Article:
Walking off the Edge With Jesus
There’s something about walking off the edge with Jesus. We go to the places where the familiar, the safe, the structures and foundations of our lives vanish. The places are not defined solely by geography. Sometimes, we walk off the edge in our hometown, among our friends and family. Sometimes, we climb onto planes and travel far away.
We find ourselves small, vulnerable and disoriented. We reach out for the One, the only One who is always with us wherever we go, in whatever situation we face. When we find Him there, our lives are forever changed.
I walked off the edge with Jesus in 2004 when I left my well-paying corporate job, sold my house and stepped into the Afghan dust. I spent the better part of nine years walking, dancing, sitting and sometimes crying in that difficult land. Along the way, I found Christ in ways I had never known Him before. I am forever grateful for the journey.
In 2010 I had to evacuate my Afghan home. The extreme loss left me confused and disoriented. Once again, I reached out my hand for Christ and found Him. Farewell Four Waters, my first novel and second book told the story of that journey.
I wrapped the truth of my experience in fiction in part because the details of my own journey must remain secret. And in part because the medium of fiction allowed me to explore the deeper truths of what it means to be home, to love, to lose and to recognize God’s presence every step of the way.
There’s something about walking off the edge with Jesus that takes us more deeply into His heart then we can go in the safety, security and predictability of our normal, carefully ordered lives. There’s grace in the journey.
In Afghanistan, I walked in weakness and vulnerability. I could neither protect nor provide for myself. I was dependant on the Afghans around me; my staff, my neighbors and the strangers who moved cloaked through the streets of my community. Some, I knew, meant to do me harm.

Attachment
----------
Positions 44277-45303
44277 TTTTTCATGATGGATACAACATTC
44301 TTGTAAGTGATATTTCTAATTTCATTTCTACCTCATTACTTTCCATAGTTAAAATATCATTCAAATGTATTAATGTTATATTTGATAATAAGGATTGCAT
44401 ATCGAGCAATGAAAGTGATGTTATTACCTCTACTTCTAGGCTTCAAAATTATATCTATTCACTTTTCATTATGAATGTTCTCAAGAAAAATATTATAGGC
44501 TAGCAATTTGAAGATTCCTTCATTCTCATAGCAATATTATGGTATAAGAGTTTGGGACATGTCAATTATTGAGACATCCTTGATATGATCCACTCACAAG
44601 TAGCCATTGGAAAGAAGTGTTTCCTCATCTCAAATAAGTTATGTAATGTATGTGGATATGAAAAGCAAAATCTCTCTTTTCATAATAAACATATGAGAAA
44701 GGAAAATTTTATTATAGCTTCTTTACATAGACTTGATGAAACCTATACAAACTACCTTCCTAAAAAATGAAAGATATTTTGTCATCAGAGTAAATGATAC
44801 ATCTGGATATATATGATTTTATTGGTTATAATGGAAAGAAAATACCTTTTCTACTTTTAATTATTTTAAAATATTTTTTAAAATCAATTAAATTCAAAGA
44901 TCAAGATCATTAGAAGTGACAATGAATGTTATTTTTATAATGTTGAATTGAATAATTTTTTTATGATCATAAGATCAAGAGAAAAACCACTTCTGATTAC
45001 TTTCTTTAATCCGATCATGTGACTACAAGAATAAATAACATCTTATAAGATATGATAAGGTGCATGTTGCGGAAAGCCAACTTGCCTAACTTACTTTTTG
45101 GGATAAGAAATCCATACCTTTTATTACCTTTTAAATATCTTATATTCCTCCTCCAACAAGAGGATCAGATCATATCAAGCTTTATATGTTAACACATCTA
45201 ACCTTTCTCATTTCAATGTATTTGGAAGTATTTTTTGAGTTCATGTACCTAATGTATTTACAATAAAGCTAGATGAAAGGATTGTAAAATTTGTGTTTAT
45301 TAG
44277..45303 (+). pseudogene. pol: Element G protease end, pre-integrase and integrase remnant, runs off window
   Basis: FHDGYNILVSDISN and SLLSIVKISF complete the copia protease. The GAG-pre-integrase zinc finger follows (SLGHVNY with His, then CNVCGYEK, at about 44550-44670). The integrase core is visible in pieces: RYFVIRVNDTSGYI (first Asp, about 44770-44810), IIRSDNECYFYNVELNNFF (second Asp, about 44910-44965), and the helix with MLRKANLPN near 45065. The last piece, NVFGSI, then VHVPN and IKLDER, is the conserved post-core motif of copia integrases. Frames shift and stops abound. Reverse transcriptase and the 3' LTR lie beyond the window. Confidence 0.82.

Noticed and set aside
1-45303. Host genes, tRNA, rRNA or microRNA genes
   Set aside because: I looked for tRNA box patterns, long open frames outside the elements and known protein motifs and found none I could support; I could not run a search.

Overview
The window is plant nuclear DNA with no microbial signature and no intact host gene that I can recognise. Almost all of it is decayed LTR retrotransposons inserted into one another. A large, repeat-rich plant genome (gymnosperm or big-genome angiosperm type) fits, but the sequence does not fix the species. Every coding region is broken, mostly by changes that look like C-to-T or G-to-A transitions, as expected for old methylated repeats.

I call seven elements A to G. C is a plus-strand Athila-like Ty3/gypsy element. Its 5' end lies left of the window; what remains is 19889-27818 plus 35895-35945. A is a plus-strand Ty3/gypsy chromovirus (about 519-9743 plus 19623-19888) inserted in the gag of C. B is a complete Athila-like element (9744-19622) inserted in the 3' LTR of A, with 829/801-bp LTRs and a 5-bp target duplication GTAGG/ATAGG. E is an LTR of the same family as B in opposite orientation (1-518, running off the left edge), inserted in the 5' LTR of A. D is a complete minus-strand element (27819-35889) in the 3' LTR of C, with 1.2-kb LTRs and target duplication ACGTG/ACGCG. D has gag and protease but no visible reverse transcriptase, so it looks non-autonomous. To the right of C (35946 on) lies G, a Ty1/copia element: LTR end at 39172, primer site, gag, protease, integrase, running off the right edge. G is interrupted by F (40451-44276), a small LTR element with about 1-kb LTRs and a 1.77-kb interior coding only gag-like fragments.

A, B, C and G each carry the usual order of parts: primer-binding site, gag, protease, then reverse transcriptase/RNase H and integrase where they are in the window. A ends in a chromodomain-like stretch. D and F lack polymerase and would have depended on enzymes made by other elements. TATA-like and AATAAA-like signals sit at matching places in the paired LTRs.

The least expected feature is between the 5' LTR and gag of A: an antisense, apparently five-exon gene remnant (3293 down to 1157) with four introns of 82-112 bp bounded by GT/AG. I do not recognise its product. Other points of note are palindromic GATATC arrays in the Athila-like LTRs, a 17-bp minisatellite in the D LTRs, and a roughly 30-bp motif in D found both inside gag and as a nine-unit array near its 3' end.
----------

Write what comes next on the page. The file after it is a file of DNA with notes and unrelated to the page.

I learned to inhale God’s peace in the place of war. It’s not a peace manifested in physical safety but rather in knowing that Christ was with me and would stay with me no matter what evil came. There were times when the evil nearly swept me away, and again, Christ was present.
I also had the privilege of getting to know tender, wounded Afghans; both men and women. They welcomed me into their lives and shared with me the full range of their experiences, thoughts and emotions. Sometimes, the horror of what my Afghan neighbors endured nearly crushed me. Other times, their hatred and bigotry provoked fear and outrage within me.
Daily I looked for Jesus; in the sitting rooms of illiterate Afghan women, in the offices of Afghan men, on the dusty streets with the children gathered around me, their hands stretched out for candy, pencils or simply a smile.
Here’s the truth; I found Jesus even in the darkest places in Afghanistan. I found him speaking love, hope, peace, forgiveness and grace to a wounded, confused and struggling people. In the Land of Blue Burqas, my first book, I share many of those experiences; sacred conversations of faith, hope and love—conversations that changed people’s hearts.
Writing both of these books was a gift to me.
In many ways, neither are really about Afghanistan nor are they about me. Instead, both books are about Jesus; our beautiful, faithful companion who both invites us to walk off the edge with Him and draws us deeper into Himself when we do.
Kate McCord lived and worked in Afghanistan from 2005 to 2013 as a Christian humanitarian aid worker, delivering projects to benefit the people of Afghanistan. Find out more about Farwell, Four Waters HERE.